In Kiss, directed by Bart DeLorenzo at the Odyssey Theatre, Chilean playwright Guillermo Calderón explores the gap (one might say chasm) in perspective between people who live in a war-free society (ourselves, at least for now), and those trapped in the horrors of war who are subject to atrocities committed by vile men, like Syria’s Assad.

But that intent isn’t evident at the start of the play, whose opening sequence involves two couples who get caught up in a network of obfuscation and betrayal after one of the men, Youssif (Kevin Matthew Reyes), falls passionately in lust with his buddy’s girlfriend, Haleel (Kristin Couture) — and she with him. Each man, unbeknownst to the other, has chosen the same day and time to propose. The confused Haleel waffles, unable to break her commitment to her longtime boyfriend, Ahmed (Max Lloyd-Jones), while equally powerless to say no to the ardent and sensually persuasive Youssif. At first, both Ahmed and Youssif’s girlfriend, Bana (Natali Anna), are in the dark, but when they discover the liaison, resentments build to a deadly climax.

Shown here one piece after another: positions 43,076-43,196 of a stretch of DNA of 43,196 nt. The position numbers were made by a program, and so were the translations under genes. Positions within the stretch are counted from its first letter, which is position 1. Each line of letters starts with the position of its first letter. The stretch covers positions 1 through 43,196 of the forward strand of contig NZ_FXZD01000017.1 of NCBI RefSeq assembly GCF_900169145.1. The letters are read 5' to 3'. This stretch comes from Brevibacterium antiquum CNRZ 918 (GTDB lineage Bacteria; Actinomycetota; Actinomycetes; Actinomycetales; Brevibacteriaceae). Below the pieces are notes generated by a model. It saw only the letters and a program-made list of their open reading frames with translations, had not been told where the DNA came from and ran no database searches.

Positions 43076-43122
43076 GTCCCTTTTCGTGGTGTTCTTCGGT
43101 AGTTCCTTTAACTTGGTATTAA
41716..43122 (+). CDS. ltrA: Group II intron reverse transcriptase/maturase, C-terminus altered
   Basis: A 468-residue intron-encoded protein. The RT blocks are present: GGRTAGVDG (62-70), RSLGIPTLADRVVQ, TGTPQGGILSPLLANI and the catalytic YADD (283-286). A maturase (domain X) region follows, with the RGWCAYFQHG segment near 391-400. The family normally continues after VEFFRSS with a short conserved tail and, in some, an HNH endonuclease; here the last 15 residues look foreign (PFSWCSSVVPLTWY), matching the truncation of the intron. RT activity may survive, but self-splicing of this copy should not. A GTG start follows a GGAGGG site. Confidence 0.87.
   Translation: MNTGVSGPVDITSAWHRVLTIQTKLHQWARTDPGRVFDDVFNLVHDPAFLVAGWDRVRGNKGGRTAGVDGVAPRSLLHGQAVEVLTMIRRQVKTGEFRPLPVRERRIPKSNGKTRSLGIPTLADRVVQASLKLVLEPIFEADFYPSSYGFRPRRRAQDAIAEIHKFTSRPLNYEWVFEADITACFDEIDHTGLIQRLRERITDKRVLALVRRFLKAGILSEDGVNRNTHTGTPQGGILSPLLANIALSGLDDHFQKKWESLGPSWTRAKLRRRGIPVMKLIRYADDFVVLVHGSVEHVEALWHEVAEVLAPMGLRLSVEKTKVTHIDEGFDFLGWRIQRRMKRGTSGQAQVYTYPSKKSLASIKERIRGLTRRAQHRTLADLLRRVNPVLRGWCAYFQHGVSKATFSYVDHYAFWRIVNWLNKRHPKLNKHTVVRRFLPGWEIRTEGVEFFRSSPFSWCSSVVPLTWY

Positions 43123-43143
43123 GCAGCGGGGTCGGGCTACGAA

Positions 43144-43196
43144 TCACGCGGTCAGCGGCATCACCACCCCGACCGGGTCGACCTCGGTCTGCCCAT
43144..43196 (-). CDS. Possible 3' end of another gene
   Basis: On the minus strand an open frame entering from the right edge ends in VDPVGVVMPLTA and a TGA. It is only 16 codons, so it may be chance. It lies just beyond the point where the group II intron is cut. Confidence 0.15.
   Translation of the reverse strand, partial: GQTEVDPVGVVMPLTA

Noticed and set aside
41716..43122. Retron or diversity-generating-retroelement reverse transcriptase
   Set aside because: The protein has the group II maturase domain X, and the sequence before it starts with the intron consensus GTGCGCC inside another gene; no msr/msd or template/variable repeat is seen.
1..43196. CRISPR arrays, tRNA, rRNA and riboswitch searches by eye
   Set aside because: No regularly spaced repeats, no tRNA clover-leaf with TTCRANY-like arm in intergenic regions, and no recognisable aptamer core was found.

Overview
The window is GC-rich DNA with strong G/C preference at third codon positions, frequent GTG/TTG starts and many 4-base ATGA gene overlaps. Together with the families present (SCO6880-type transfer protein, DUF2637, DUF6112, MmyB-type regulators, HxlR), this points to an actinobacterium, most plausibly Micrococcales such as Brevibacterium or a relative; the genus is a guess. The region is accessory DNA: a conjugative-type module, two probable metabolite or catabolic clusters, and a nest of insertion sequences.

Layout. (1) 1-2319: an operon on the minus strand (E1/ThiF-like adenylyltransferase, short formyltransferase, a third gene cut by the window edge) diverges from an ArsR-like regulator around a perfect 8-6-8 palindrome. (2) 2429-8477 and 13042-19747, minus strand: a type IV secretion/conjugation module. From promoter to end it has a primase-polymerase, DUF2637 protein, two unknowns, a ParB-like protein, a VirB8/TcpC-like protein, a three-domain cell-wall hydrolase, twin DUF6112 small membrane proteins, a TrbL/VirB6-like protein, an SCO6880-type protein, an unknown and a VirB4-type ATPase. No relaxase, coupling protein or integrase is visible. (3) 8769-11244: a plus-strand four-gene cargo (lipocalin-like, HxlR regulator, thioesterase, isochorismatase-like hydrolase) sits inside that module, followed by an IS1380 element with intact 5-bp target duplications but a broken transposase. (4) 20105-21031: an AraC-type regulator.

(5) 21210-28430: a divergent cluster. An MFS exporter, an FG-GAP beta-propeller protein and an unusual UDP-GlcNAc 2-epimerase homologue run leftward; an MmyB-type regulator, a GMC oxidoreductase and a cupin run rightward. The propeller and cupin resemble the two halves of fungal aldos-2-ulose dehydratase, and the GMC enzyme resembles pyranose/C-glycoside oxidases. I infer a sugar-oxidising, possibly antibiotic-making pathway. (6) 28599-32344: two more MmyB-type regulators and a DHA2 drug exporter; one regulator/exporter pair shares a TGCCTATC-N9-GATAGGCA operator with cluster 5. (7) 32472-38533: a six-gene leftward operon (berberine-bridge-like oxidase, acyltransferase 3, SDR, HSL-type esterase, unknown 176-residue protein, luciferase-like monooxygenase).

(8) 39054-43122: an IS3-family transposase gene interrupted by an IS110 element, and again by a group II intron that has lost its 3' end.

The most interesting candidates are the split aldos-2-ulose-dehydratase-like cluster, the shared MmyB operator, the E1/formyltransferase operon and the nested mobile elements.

Or do they? At this point, the playwright inserts an unexpected twist; the overheated melodrama we’ve been watching morphs into another kind of play entirely, one that touches in a significant way on cultural relativism, the subjectivity of human experience and the role of art and artists in transcribing tragic events.

Kristin Couture, Natali Anna, Kevin Matthew Reyes and Max Lloyd-Jones; Credit: Photo by Enci Box

Kristin Couture, Natali Anna, Kevin Matthew Reyes and Max Lloyd-Jones; Credit: Photo by Enci Box

If I could say more I would, but so much of the dramatic impact here depends on the element of surprise that to do so would be a spoiler. I will note that although it grows darker, Kiss (almost) never loses its comic edge. Dividable into three scenes, it is strongest in the middle; the last part goes on too long.

As the dominating force in the foursome, Anna stands out for her keen and entertaining performance as a loquacious take-charge gal unafraid to make her feelings known. The other three serve the story capably, but their portrayals could be crisper, and there’s room to expand and deepen their characters.

Designer Katelan Braymer’s lighting creates an integral part of the intrigue, but Raquel Barreto’s costumes are hit-and-miss. Couture’s dress, in particular, is markedly unbecoming (it underscores the mousey elements of her character — but hey, she is being hotly pursued by two men). And Nina Caussa’s scenic design, which covers the backdrop and the floor with what looks like a coat-of-arms symbol, doesn't quite seem apropos, despite its (possibly) oblique reference to Syria's colonial period under French rule. The videography, by contrast, is striking, and helps drive home the play’s ironic point.

GO! Odyssey Theatre, 2055 S. Sepulveda Blvd, West L.A., through June 18. (310) 477-2055,

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